Incidence of symptoms and AIDS in 146 Swedish haemophiliacs and blood transfusion recipients infected with human immunodeficiency virus.BMJ 1988; 297 doi: https://doi.org/10.1136/bmj.297.6641.99 (Published 09 July 1988) Cite this as: BMJ 1988;297:99
- J. Giesecke,
- G. Scalia-Tomba,
- O. Berglund,
- E. Berntorp,
- S. Schulman,
- L. Stigendal
- Department of Environmental Health and Infectious Disease Control, Stockholm County Council, Karolinska Hospital, Sweden.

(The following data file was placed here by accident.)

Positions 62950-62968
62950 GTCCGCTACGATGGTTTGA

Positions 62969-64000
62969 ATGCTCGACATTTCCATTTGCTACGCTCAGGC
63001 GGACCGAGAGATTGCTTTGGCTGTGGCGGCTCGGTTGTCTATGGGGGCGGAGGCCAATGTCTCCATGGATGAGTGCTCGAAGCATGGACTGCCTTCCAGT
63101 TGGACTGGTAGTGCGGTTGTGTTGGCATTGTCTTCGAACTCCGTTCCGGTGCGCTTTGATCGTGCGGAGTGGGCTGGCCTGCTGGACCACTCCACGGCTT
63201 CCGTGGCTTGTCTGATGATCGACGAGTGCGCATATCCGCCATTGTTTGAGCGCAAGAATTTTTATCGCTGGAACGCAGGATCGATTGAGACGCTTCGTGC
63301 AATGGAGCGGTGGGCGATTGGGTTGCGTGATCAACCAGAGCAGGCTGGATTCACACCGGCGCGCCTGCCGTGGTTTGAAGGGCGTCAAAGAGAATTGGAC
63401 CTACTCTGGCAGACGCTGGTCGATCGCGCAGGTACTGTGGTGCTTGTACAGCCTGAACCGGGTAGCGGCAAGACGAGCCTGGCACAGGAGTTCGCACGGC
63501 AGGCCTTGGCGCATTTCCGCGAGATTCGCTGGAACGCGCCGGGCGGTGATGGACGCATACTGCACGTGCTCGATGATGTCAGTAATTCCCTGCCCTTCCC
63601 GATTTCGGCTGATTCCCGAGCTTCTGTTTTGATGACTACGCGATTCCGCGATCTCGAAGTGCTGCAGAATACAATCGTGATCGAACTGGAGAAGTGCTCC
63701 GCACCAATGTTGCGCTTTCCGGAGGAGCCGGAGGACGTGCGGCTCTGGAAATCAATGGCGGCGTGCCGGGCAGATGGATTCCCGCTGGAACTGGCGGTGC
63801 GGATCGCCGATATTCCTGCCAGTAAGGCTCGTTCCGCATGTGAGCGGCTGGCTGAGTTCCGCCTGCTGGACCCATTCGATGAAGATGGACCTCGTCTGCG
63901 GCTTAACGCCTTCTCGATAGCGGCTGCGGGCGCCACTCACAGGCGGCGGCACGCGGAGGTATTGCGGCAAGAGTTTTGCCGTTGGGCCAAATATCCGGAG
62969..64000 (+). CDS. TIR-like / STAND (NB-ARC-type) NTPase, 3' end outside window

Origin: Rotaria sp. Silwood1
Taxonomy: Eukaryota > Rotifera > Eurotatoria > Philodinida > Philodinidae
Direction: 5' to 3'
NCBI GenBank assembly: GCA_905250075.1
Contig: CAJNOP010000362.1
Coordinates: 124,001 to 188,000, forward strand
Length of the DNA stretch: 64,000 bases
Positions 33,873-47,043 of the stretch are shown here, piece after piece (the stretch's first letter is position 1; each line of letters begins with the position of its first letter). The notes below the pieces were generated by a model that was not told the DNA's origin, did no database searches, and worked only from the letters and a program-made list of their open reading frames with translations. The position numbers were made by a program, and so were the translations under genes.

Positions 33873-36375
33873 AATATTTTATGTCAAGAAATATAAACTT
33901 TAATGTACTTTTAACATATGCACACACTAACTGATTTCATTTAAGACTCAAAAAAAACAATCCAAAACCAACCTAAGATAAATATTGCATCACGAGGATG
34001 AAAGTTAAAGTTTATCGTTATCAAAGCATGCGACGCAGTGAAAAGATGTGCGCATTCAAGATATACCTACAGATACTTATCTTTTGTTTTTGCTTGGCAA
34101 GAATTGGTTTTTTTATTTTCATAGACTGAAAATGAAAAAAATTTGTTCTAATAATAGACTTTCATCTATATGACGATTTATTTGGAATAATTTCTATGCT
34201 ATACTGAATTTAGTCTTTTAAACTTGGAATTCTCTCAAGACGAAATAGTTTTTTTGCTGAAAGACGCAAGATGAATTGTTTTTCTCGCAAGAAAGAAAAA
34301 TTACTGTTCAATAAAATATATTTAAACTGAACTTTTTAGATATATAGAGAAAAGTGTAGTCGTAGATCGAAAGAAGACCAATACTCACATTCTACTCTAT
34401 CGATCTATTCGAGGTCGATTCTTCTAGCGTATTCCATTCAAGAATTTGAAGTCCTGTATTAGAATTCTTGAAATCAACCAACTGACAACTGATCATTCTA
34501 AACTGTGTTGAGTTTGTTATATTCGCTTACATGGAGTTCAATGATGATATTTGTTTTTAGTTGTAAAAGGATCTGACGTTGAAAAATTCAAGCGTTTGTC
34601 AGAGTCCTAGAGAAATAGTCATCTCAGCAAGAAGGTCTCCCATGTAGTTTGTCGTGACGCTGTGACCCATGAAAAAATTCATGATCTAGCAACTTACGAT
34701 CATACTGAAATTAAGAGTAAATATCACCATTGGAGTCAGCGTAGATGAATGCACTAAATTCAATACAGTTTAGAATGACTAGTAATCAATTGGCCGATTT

The times from infection with the human immuno-deficiency virus (HIV) to the onset of the first clinical symptom and the development of AIDS were studied prospectively in 98 haemophiliacs and 48 blood transfusion recipients infected with the virus. Patients were followed up for a median of 61 months after infection, the dates of infection being either known exactly or estimated from the interval between the last negative and first positive HIV antibody test result. The rate of progression to AIDS was significantly higher for the transfusion recipients than for the haemophiliacs. The difference in time to the occurrence of the first clinical symptom was less pronounced between the two groups, though pointing in the same direction. The results suggest that on average roughly half of all patients positive for HIV will develop some clinical sign or symptom within five to six years after infection.